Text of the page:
Today I’m honoured to be taking part in the blog tour for Frankie McGowan’s latest novel A Single Journey. I was sold from the blurb – with all the escaping WWII, the touches of thrilling mystery, and a load of antique books and jewellery. Straight up, it sounded like all of my favourite things in a single novel, and once I got into the pages it only got better. McGowan’s latest creation is sure to land her another spot in the Amazon top 20, and it’s well worth every speck of my 5 star review!


journey With a failed relationship behind her, a business on the rocks and a flat that’s falling apart around her ears, she could really use some luck.

Elena Banbury, née Guseva, an elderly but imposing Russian woman who is Harriet’s neighbour and landlady, frequently entertains the punters at Harriet’s jewellery stall with tales of the palaces of St. Petersburg and the treasures of Fabergé. But Harriet sometimes feels, guiltily, that she could do without the endless errands that seem to fall to her as Elena’s friend.

Then, unexpectedly, when Elena dies, she leaves all her worldly goods to a grateful Harriet. In time, however, it becomes clear that others are shocked by Harriet’s good luck, too. Shocked… and very, very unhappy.

Challenged in court by Elena’s family who live in Berlin, Harriet is forced to give up her inheritance and long-dreamed-of plans for a new business, and start her life again. But with her reputation in tatters and the memory of Elena tainted, Harriet knows a great injustice has been done.

Against the advice of her friends, family and lawyers, Harriet sets off on her own, very singular journey to Berlin.

In the weeks that follow she meets rich and poor, the glamorous and the criminal, the honest and the secretive, and begins to see that perhaps she has something to learn from them all. Something to learn about herself, and something to learn about her priorities.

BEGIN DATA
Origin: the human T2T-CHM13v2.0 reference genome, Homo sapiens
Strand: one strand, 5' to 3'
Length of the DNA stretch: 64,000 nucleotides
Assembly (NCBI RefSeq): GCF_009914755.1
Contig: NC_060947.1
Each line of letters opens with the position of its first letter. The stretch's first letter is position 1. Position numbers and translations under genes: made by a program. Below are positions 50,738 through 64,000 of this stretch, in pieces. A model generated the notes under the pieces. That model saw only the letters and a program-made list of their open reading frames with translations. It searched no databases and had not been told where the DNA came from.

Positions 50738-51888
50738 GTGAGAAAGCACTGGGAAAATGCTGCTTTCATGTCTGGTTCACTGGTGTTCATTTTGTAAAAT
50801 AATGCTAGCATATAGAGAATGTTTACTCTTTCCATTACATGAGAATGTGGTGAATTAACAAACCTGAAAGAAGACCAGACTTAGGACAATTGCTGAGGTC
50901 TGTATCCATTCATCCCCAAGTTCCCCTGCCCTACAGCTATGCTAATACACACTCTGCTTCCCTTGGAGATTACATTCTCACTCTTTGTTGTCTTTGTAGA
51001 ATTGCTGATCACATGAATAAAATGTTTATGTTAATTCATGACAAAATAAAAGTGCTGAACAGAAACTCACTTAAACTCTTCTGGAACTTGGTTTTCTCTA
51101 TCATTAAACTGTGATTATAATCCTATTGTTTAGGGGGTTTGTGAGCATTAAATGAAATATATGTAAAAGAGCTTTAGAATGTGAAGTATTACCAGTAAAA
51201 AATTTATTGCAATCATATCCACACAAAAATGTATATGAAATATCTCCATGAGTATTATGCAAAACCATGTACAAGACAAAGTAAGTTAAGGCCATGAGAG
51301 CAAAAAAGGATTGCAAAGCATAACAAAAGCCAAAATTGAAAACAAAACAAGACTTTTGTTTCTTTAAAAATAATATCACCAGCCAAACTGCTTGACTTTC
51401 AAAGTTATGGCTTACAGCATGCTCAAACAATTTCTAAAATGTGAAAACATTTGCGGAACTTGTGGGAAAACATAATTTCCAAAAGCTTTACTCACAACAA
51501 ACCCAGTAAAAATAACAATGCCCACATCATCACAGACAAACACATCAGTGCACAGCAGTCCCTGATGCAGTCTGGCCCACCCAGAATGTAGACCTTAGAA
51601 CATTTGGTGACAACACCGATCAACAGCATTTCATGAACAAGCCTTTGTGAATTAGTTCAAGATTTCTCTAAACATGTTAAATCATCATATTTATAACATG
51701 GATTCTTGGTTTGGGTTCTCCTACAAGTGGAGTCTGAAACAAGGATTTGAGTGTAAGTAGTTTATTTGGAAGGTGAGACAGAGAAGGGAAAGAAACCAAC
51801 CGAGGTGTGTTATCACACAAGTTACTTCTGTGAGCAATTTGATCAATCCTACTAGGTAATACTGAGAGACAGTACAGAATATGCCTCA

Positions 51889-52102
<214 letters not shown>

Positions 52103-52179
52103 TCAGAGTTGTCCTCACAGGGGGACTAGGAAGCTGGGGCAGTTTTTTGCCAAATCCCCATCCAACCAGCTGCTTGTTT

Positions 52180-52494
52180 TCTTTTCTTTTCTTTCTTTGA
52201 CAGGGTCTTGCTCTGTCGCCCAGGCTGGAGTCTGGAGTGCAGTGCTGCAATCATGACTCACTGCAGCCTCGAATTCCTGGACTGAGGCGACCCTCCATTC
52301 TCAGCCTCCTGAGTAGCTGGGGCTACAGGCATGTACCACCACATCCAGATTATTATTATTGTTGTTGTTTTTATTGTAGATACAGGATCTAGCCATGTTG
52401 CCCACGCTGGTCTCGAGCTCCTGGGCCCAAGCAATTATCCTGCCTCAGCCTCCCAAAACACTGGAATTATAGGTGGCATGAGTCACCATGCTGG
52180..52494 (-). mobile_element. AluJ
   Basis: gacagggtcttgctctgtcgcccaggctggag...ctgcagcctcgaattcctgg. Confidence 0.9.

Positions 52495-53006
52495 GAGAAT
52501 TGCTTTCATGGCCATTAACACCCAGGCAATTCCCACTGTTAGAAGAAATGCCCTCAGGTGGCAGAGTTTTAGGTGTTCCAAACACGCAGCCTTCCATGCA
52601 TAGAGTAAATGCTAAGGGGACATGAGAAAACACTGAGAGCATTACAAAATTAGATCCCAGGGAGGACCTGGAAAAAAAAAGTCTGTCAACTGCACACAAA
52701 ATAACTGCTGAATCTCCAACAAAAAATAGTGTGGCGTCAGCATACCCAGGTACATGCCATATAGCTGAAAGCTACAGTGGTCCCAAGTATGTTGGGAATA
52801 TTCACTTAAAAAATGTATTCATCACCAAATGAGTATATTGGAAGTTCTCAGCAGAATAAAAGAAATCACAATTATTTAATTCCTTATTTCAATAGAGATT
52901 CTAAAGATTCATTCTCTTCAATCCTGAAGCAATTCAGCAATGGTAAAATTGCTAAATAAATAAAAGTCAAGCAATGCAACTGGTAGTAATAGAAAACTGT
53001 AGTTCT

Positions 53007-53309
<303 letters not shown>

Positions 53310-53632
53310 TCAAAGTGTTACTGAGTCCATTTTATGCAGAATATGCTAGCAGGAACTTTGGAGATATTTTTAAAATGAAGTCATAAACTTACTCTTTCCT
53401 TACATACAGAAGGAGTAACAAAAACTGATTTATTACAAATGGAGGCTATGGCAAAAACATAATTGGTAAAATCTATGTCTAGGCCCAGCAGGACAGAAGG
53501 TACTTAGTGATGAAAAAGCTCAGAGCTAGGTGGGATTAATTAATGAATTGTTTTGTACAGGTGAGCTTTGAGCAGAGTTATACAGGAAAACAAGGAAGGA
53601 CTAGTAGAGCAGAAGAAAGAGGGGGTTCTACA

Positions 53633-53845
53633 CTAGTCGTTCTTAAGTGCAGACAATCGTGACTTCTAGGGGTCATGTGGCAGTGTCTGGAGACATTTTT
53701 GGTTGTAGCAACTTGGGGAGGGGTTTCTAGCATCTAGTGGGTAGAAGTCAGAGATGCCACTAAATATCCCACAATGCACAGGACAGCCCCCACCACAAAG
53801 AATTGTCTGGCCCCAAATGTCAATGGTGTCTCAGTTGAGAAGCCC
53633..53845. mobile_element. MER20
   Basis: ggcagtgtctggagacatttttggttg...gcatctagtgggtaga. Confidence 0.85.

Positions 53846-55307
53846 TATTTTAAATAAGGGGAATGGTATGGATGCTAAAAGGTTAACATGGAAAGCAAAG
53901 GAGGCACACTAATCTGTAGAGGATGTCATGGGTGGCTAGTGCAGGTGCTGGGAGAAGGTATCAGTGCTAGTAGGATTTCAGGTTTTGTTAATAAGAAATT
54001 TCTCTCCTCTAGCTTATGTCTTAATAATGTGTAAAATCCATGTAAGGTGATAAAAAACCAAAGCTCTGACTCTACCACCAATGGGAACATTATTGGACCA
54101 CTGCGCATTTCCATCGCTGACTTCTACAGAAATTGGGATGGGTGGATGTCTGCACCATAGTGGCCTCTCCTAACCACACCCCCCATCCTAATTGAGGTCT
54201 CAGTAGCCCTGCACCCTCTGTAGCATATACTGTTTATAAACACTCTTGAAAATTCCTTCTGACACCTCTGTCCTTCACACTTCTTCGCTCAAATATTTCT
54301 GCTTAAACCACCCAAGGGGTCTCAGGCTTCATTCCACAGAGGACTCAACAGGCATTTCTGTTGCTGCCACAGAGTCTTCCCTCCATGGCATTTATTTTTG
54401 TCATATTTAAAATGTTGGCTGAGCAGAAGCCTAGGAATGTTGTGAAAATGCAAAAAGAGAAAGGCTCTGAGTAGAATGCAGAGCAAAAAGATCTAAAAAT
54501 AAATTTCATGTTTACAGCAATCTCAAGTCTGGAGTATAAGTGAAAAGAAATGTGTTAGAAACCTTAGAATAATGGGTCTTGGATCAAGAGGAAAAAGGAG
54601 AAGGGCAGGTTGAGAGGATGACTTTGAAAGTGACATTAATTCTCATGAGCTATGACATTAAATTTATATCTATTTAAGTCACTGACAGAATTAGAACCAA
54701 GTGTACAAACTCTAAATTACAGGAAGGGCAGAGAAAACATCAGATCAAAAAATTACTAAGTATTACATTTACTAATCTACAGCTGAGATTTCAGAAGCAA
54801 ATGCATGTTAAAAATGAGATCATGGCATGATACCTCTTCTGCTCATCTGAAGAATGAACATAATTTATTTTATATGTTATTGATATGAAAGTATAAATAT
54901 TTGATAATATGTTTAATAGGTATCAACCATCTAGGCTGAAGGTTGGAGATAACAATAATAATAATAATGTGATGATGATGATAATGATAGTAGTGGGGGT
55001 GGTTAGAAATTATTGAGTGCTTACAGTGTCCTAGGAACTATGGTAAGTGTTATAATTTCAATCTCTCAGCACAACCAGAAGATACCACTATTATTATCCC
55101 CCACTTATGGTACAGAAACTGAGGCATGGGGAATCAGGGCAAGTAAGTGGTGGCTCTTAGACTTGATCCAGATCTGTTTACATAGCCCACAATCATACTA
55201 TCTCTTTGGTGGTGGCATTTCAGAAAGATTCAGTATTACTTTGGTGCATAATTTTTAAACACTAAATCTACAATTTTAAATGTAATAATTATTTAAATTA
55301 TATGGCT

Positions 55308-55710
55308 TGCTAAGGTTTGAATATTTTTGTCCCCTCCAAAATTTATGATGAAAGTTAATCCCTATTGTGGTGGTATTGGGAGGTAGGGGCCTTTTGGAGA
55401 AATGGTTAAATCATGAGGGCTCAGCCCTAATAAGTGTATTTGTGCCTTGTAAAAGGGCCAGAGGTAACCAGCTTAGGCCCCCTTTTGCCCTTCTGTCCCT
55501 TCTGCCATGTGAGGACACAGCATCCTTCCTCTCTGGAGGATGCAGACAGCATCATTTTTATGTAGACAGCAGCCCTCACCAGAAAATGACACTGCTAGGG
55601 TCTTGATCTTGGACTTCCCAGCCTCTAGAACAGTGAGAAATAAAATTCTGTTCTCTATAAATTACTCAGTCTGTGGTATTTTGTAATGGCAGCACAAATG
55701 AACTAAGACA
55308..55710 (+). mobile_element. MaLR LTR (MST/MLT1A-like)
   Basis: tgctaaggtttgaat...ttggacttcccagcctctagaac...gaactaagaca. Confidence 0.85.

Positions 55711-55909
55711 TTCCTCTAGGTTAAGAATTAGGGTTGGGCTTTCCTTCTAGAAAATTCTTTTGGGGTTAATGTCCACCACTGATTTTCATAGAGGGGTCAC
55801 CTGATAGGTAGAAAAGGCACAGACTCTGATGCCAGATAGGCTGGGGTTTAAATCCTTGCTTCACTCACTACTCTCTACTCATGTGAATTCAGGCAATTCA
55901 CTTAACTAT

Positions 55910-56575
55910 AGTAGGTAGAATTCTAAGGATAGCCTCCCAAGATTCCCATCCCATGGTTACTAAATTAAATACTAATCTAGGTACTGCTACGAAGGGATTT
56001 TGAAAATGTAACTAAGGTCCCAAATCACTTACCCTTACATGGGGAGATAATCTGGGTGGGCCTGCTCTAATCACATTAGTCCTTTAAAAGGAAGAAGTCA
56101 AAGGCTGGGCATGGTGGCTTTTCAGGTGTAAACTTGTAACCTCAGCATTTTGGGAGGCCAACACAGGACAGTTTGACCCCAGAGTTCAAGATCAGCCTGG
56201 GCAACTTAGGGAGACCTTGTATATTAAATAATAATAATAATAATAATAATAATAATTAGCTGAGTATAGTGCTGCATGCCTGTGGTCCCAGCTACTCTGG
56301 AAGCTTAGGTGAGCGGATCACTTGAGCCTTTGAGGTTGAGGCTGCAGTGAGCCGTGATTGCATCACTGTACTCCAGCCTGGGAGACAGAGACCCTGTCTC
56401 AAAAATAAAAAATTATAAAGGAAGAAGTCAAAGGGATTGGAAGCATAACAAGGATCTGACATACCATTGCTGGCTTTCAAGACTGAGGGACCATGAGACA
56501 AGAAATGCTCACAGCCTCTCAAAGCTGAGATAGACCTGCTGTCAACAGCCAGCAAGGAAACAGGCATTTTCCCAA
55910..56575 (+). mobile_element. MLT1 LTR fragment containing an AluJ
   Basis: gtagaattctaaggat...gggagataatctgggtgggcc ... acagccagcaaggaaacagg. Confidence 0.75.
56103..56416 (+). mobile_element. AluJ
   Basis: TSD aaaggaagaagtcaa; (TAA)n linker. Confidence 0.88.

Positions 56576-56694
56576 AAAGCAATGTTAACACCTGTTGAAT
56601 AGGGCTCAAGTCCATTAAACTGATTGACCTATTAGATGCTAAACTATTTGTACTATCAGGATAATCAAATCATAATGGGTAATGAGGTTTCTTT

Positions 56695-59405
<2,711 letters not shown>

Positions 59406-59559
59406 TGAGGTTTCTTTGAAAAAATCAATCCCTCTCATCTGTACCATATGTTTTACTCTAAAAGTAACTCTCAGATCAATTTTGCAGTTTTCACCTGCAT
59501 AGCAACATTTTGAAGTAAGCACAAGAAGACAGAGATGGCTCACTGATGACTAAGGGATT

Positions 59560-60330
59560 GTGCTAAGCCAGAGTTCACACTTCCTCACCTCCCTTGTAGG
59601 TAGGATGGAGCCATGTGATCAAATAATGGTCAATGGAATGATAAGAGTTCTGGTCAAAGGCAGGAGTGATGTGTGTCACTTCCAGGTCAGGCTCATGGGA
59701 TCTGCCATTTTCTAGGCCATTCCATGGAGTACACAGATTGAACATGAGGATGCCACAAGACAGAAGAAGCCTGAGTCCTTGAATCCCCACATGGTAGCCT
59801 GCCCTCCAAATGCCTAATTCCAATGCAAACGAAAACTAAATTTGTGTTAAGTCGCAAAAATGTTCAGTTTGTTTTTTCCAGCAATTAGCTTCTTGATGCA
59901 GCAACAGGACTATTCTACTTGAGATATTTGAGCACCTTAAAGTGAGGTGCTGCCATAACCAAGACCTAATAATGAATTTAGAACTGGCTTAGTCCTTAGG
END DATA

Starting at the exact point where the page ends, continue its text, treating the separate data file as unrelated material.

She knows she has to fight for justice. But, when she meets the scholarly, perceptive Neil, who generously tries to help Harriet in her mission, but who is struggling with a complicated marriage, she must also decide if she’ll fight for love, too.

A Single Journey is a compelling and lively story, combining colourful characters with a page-turning plot and romantic highs and lows.

Fans of Jojo Moyes and Lucinda Riley will be hooked.

My Rating: 5/ 5


Now, before I start this review there are some things you need to know about me. 1) I am a librarian, 2) my background is in rare and antiquarian books, and 3) prior to completing my MLIS I worked in high end vintage jewellery and watches. The result is that my partner and I have a small but carefully crafted collection of antiquarian books, furniture and jewellery – and in all of the things listed above provenance is absolutely key! So imagine my delight when the story opens with Elena regaling the provenance of a sumptuous peridot bracelet… Now, I might have been putting the cart before the horse, but I knew within the first few pages that this book and I were going to hit off and I loved every minute of Harriet’s journey thereafter.